This antibody was tested in IHC using a 48-hpf zebrafish embryo tail. Fluorescence detection was done with HiLyte Fluor™ 488 labeled goat anti-rabbit IgG. Upon addition of the immunizing peptide, the signal was abrogated. Fluorescent western blot analysis using HiLyte Fluor™ 750 shows an immunoreactive band 53 kD, this band was also abrogated upon addition of the immunizing peptide.
Anti-p53, Human or Mouse Specific Antibodies
One of the most important mammalian cell cycle checkpoint proteins is the tumor suppressor protein, p53. In normal, undamaged cells, p53 is rapidly degraded. However, when cells are treated with DNA damage-inducing agents, there is a transient accumulation of p53 protein and it is activated as a transcription factor. In several types of human cancers, p53 is mutated.1,2 Human p53 protein has been shown to be phosphorylated at several N-terminal and C-terminal sites that affect site-specific DNA binding and interaction with other cellular and viral proteins in vitro.3-8 Phosphorylation at serines 6, 9, 15, 20, 33, 37 occurs after cells are exposed either to ionizing radiation or to UV light.9,10 Serines 6 and 15 were demonstrated to be among the strongest and earliest phosphorylated sites in response to DNA damage-induced posttranslational modifications.11,12 AnaSpec’s collection of p53 antibody products includes both phosphospecific and non-phosphospecific solutions. Shown below are western blots of hydroxyurea-treated Cos-7 cells expressing an increasing amount of phosphorylated serine p53’s.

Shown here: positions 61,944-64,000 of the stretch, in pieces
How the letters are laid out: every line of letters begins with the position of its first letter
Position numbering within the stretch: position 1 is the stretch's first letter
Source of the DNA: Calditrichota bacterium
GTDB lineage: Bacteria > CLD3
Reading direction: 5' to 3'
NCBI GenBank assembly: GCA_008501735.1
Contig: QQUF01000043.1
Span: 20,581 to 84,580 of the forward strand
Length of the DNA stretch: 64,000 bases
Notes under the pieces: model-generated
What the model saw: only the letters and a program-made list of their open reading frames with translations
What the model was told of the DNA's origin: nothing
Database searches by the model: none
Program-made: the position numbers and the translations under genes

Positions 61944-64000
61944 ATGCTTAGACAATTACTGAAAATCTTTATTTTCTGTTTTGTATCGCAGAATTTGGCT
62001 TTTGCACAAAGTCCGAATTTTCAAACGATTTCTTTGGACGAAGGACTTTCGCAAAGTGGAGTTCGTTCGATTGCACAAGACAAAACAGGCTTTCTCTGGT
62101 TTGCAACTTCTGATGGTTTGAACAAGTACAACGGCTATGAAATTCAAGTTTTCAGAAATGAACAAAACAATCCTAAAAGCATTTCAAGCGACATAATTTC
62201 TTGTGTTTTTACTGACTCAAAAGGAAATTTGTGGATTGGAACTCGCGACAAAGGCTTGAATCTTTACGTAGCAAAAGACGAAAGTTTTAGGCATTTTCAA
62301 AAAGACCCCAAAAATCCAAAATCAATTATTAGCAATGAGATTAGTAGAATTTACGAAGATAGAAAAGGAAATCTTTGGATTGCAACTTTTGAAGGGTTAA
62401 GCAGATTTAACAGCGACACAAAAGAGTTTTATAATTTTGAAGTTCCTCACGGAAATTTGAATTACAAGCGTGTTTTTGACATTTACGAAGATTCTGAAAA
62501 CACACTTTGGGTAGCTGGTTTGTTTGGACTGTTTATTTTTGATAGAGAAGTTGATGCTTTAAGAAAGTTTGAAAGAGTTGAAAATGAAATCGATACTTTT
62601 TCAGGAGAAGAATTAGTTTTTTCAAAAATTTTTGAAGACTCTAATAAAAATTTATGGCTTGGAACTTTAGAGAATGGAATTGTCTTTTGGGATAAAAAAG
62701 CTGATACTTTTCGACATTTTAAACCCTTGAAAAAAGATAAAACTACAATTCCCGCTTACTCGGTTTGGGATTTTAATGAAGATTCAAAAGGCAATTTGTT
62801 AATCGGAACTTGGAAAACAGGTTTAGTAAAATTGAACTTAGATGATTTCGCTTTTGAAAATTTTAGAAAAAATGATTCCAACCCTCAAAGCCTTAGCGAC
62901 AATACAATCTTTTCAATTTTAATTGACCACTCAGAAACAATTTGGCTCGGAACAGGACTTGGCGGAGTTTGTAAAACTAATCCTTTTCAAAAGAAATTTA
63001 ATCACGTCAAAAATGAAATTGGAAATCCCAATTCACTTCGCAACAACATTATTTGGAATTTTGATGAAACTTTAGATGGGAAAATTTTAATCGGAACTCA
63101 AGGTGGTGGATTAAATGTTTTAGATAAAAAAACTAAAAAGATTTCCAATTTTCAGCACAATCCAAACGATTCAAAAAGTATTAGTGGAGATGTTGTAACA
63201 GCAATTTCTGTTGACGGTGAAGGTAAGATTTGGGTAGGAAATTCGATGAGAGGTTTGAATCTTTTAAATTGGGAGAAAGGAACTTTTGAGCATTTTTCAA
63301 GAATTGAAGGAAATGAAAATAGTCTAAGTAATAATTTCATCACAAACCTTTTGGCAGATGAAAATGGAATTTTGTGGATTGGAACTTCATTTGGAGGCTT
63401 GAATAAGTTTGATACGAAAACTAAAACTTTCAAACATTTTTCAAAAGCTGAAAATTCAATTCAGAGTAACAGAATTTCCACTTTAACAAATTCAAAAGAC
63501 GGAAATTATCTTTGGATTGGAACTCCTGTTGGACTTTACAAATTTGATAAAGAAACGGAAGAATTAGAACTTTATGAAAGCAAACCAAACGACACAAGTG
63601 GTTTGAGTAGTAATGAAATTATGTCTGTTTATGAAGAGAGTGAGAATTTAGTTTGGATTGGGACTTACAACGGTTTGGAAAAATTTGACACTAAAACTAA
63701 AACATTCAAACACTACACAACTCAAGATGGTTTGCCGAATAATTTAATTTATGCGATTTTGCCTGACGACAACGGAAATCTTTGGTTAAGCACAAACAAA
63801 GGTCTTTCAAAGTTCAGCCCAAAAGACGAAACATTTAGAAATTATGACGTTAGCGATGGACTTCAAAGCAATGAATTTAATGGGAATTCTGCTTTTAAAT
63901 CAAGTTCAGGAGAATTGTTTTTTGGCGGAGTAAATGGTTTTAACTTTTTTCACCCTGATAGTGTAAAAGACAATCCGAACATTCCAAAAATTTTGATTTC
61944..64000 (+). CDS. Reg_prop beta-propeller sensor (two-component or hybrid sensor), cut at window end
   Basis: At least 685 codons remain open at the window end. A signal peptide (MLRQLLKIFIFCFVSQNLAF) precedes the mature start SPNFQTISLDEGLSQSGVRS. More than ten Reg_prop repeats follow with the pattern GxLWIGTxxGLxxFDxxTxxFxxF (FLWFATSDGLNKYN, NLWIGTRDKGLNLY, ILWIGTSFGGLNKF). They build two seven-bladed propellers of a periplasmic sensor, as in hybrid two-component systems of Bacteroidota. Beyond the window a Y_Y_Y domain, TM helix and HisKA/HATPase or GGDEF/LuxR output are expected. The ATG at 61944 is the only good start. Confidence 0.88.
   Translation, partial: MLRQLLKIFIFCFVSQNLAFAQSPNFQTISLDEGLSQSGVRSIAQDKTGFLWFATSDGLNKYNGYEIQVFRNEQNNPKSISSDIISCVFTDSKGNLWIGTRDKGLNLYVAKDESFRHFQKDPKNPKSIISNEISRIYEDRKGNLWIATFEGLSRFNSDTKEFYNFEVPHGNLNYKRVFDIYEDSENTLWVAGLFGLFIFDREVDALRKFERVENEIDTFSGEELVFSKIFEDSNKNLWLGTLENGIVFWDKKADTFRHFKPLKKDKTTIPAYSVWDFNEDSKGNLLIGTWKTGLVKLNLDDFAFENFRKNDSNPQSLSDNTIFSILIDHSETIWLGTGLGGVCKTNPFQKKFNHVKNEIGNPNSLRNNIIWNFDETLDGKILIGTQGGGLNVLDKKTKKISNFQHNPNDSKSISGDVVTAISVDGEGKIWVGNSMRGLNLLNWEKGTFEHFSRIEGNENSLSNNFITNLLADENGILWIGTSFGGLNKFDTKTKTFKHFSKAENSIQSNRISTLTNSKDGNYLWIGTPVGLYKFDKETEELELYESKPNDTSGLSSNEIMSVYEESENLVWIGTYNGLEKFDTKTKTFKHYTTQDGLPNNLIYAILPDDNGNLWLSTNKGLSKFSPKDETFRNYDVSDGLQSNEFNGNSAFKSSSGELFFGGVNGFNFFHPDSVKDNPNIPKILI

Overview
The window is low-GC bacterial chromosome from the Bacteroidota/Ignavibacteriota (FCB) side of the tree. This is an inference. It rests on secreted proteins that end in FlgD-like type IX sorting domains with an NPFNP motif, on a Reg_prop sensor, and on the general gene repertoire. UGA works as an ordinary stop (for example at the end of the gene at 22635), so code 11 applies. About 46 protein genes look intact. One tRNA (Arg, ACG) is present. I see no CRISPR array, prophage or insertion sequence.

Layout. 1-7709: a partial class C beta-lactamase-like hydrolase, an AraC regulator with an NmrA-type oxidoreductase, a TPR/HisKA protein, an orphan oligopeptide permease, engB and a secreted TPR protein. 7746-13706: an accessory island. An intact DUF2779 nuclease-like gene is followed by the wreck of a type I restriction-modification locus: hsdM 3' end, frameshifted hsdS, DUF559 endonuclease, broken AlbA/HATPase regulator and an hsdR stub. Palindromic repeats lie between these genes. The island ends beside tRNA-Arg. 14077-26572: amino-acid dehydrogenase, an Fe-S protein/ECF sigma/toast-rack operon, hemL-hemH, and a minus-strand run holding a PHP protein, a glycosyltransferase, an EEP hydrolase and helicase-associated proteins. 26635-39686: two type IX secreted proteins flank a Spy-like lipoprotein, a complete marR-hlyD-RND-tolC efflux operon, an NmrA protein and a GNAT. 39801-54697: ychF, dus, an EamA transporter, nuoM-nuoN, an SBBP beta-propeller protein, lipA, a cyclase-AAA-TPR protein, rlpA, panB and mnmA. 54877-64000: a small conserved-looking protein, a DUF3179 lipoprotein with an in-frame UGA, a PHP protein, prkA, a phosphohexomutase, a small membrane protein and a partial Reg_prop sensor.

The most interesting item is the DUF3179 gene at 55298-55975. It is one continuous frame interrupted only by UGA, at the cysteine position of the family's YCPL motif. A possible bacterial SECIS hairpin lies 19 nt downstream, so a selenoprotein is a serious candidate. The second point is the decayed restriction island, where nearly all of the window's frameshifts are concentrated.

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2. Albrechtsen, N. et al. Oncogene 18, 7706 (1999).
3. Wang, L. et al. J. Biol Chem. 276, 43604 (2001).
4. Xirodimas, D. et al. Oncogene 20, 4972 (2001).
5. Backlund, MG. et al. Cancer Res. 61, 6577 (2001).
6. Sakaguchi, K. et al. J. Biol. Chem. 275, 9278 (2000).
7. Banin, S. et al. Science 281, 1674 (1998).
8. Canman, CE. et al. Science 281, 1677 (1998).
9. Burns, TF. and El-Deiry, WS. J. cell Physiol. 181, 231 (1999).
10. Oren, M. et al. J. Biol. Chem 274, 36031 (1999).
11. Lakin, ND. et al Oncogene 18, 7644 (1999).
12. Higashimoto, Y. et al. J. Biol. Chem. 275, 23199 (2000).
AnaSpec (anaspec.com) is a leading provider of integrated proteomics solutions to the world’s largest biotech, pharmaceutical, and academic research institutions. With a vision for innovation through synergy, AnaSpec focuses on three core technologies: peptides, detection reagents, and antibodies.